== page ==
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  4. Well it is unbelieveable, but for ordinary people like me it just increases my distrust of politicians and the establishment.. I have seen with my own eyes Hunt make a statement that the contract would be imposed. Does this mean that any statement made in Parliament, however untruthful, should be taken with a pinch of salt. What a privileged bunch they are. In any other job they would be called to account and possibly be dismissed, but now I am being told that if you stand in a certain place you can lie through your teeth and it will be quite all right because joe public knows you are lying, However, joe public isn’t aware that this is one of the perks of a well paid job, and when he does, after the publication of the results of this case, he is going to insist, if he wants a truthful reply, that the answer is given outside parliament. Kath Jackson.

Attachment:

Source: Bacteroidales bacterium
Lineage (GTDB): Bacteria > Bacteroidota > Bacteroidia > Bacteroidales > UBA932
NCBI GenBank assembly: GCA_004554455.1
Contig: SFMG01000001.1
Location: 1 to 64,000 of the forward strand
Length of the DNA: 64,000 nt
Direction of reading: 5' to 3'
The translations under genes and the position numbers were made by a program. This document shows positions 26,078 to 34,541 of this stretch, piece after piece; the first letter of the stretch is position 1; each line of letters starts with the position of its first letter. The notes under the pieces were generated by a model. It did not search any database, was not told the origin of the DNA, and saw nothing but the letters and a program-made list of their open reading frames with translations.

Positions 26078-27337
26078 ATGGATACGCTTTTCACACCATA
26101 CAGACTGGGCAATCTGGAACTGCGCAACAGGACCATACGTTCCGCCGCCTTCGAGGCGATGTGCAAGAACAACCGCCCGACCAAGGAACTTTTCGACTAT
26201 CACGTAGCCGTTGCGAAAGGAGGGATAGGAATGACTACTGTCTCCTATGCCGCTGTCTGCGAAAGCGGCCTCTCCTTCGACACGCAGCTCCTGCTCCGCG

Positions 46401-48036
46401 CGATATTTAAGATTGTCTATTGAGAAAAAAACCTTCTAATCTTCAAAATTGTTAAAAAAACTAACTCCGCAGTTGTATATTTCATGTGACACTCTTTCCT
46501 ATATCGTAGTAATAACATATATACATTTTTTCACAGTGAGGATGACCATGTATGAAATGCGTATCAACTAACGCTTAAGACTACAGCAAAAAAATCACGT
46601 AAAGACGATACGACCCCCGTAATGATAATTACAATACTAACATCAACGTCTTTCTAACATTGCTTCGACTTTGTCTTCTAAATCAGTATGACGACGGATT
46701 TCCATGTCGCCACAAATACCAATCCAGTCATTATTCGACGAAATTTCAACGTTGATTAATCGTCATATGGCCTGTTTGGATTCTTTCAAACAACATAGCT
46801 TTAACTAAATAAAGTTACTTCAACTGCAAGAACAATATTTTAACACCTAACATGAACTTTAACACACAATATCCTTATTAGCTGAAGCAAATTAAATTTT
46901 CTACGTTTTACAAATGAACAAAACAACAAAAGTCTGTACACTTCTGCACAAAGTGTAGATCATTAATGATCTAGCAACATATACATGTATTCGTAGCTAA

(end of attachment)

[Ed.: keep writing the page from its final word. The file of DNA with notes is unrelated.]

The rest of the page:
Liked by 1 person

  5. Fantastic summary… I would love to counter the ‘no evidence a single junior doctor believed in imposition’ with 5000 consecutive witnesses filing endlessly through the dock … “What is your profession?… Did you believe Jeremy Hunt was threatening imposition?” … Until the defence QCs gave in. In a parallel universe I guess.

    Liked by 1 person

  6. Well written Rachel and in a very amusing manner (you had me laughing oit loud on a flight for which I’d saved your article to read)… perhaps you should become a courtroom commentator if all else fails!